The new AD’s terms reflect the FAA’s consideration of AOPA's comments, and could save aircraft owners and pilots more than $763,000 in labor costs for the inspections, fleet-wide.

 

Since the AD was issued Jan. 23, its compliance deadline has been pushed back three times in response to successive alternative method of compliance (AMOC) requests from AOPA—first to allow for public comments to be reviewed, and now, to cover the time interval until the updated AD’s April 20 effective date.

 

Aircraft owners who elect to use AOPA’s global AMOC must first notify their appropriate principal inspector or manager of the local flight standards district office. After the AD’s April 20 effective date, aircraft owners can perform the initial inspection.

The AD arose “from a quality control issue that resulted in the installation of fuel tank selector covers with the placement of the left and right fuel tank selector placards installed in reverse,” according to the document, which adds that “the unsafe condition, if not addressed, could result in fuel starvation and loss of engine power in flight.”

AOPA’s comments noted that “we are unware of any accidents or incidents that have occurred as a result of improper placards. Many of the affected fleet have been in operation for decades and the owner/operator has likely verified the accuracy of the fuel selector and corresponding tank through fuel gauge readings over hundreds, if not thousands of hours.”

In its favorable response, the FAA noted that since it issued the AD, “we have determined that the owner/operator (pilot) holding at least a private pilot certificate will be allowed to perform the preflight check of the fuel tank selector placards.”

The inspection check must be entered into the airplane records to show compliance with the AD. If the inspection reveals that the placards are not properly installed, a temporary placard must be installed before further flight, with a permanent corrected placard replacement accomplished within the next 100 hours time-in-service.

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Categories: News, US

FAA allows pilots to conduct PA–28 fuel selector inspections

AskBob News - Tue, 04/10/2018 - 10:57

From AOPA News

The FAA has published a final rule that supersedes an airworthiness directive (AD) issued in January, and will allow owners of many Piper PA–28-series airplanes who hold at least a private pilot certificate to inspect their aircraft fuel-tank selector cover placards for proper positioning.

The new AD’s terms reflect the FAA’s consideration of AOPA's comments, and could save aircraft owners and pilots more than $763,000 in labor costs for the inspections, fleet-wide.

 

Since the AD was issued Jan. 23, its compliance deadline has been pushed back three times in response to successive alternative method of compliance (AMOC) requests from AOPA—first to allow for public comments to be reviewed, and now, to cover the time interval until the updated AD’s April 20 effective date.

 

Aircraft owners who elect to use AOPA’s global AMOC must first notify their appropriate principal inspector or manager of the local flight standards district office. After the AD’s April 20 effective date, aircraft owners can perform the initial inspection.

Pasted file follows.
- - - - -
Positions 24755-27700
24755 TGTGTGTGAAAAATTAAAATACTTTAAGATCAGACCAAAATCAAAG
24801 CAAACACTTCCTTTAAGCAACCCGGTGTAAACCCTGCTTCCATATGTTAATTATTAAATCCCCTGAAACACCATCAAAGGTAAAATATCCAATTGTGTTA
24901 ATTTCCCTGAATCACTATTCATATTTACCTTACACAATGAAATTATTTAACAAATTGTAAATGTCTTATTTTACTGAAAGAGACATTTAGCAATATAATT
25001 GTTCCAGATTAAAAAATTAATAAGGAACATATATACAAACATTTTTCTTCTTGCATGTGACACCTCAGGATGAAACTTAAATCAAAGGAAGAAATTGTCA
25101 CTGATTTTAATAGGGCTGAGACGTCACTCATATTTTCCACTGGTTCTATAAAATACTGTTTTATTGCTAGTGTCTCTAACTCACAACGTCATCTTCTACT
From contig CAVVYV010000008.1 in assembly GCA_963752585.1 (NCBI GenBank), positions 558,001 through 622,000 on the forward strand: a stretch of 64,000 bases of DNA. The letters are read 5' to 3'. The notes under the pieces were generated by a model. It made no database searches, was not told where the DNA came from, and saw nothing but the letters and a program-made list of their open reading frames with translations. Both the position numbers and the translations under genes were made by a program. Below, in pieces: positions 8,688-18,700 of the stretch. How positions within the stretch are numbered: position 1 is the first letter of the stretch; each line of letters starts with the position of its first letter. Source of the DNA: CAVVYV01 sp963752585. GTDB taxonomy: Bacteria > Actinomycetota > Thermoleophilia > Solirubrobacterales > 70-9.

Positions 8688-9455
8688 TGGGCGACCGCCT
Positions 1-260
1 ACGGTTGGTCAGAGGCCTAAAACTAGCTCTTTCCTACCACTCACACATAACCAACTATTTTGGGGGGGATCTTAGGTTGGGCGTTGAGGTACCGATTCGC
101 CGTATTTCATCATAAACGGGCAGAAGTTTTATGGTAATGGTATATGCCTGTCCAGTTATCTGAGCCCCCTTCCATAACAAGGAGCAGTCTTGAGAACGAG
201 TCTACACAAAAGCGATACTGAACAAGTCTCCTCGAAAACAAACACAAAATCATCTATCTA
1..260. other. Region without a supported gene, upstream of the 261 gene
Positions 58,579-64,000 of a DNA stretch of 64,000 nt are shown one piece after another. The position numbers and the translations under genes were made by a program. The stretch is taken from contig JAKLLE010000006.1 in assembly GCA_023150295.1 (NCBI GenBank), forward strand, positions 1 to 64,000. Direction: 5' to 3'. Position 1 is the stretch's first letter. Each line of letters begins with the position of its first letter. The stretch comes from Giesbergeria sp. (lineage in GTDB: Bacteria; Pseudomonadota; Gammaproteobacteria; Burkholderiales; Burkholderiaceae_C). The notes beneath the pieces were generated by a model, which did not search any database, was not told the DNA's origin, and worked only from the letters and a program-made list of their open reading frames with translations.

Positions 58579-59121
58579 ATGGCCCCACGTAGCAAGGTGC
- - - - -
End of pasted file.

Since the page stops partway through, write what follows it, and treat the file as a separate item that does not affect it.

The AD arose “from a quality control issue that resulted in the installation of fuel tank selector covers with the placement of the left and right fuel tank selector placards installed in reverse,” according to the document, which adds that “the unsafe condition, if not addressed, could result in fuel starvation and loss of engine power in flight.”

AOPA’s comments noted that “we are unware of any accidents or incidents that have occurred as a result of improper placards. Many of the affected fleet have been in operation for decades and the owner/operator has likely verified the accuracy of the fuel selector and corresponding tank through fuel gauge readings over hundreds, if not thousands of hours.”

In its favorable response, the FAA noted that since it issued the AD, “we have determined that the owner/operator (pilot) holding at least a private pilot certificate will be allowed to perform the preflight check of the fuel tank selector placards.”

The inspection check must be entered into the airplane records to show compliance with the AD. If the inspection reveals that the placards are not properly installed, a temporary placard must be installed before further flight, with a permanent corrected placard replacement accomplished within the next 100 hours time-in-service.

Categories: News, US

No Kidding: ADS-B Deadline of Jan. 1, 2020, is Firm

FAA & FAASTeam News - Thu, 04/05/2018 - 11:38

No Kidding: ADS-B Deadline of Jan. 1, 2020, is Firm
Notice Number: NOTC7704

 

No Kidding: ADS-B Deadline of Jan. 1, 2020, is Firm

We have a sense of humor, too, but an April Fool’s joke that the Federal Aviation Administration is extending the ADS-B deadline is just that.

As stated in the final rule published with industry input in May 2010, all aircraft flying in designated controlled airspace – generally the same busy airspace where transponders are currently required – must be equipped with ADS-B Out avionics by Jan. 1, 2020. Only aircraft that fly in uncontrolled airspace, and aircraft without electrical systems, such as balloons and gliders, are exempt from the mandate.

Those who have already equipped understand that ADS-B is transforming the nation’s airspace by providing more precision and reliability than the current radar system, enhancing safety and increasing situational awareness.

Time is running out. There are only 21 months left until the deadline. If you have any questions about equipage – whether you need to or not, what equipment to get, etc. – please see the FAA’s Equip ADS-B website. For information about the transformational technology, visit the ADS-B website.

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Categories: FAA/CAA, News, US

No Kidding: ADS-B Deadline of Jan. 1, 2020, is Firm

FAA & FAASTeam News - Thu, 04/05/2018 - 11:38

No Kidding: ADS-B Deadline of Jan. 1, 2020, is Firm
Notice Number: NOTC7704

 

No Kidding: ADS-B Deadline of Jan. 1, 2020, is Firm